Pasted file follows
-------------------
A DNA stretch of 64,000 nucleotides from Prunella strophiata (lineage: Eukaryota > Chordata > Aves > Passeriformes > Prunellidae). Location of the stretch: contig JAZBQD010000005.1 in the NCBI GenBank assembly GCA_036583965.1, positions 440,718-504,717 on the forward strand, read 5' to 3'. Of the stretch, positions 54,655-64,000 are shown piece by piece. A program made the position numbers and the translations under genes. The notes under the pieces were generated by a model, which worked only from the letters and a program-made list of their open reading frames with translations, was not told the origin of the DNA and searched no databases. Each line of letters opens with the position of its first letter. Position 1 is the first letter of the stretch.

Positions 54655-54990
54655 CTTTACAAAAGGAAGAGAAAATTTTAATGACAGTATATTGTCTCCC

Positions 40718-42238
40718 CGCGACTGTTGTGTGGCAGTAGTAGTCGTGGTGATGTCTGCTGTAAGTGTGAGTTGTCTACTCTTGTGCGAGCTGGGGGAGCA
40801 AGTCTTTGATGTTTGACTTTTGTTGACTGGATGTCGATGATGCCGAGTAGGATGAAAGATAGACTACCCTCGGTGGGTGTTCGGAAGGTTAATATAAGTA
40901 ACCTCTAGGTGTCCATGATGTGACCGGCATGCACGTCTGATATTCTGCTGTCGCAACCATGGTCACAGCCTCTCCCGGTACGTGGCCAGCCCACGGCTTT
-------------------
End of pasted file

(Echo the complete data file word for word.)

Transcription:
A DNA stretch of 64,000 nucleotides from Prunella strophiata (lineage: Eukaryota > Chordata > Aves > Passeriformes > Prunellidae). Location of the stretch: contig JAZBQD010000005.1 in the NCBI GenBank assembly GCA_036583965.1, positions 440,718-504,717 on the forward strand, read 5' to 3'. Of the stretch, positions 54,655-64,000 are shown piece by piece. A program made the position numbers and the translations under genes. The notes under the pieces were generated by a model, which worked only from the letters and a program-made list of their open reading frames with translations, was not told the origin of the DNA and searched no databases. Each line of letters opens with the position of its first letter. Position 1 is the first letter of the stretch.

Positions 54655-54990
54655 CTTTACAAAAGGAAGAGAAAATTTTAATGACAGTATATTGTCTCCC

Positions 40718-42238
40718 CGCGACTGTTGTGTGGCAGTAGTAGTCGTGGTGATGTCTGCTGTAAGTGTGAGTTGTCTACTCTTGTGCGAGCTGGGGGAGCA
40801 AGTCTTTGATGTTTGACTTTTGTTGACTGGATGTCGATGATGCCGAGTAGGATGAAAGATAGACTACCCTCGGTGGGTGTTCGGAAGGTTAATATAAGTA
40901 ACCTCTAGGTGTCCATGATGTGACCGGCATGCACGTCTGATATTCTGCTGTCGCAACCATGGTCACAGCCTCTCCCGGTACGTGGCCAGCCCACGGCTTT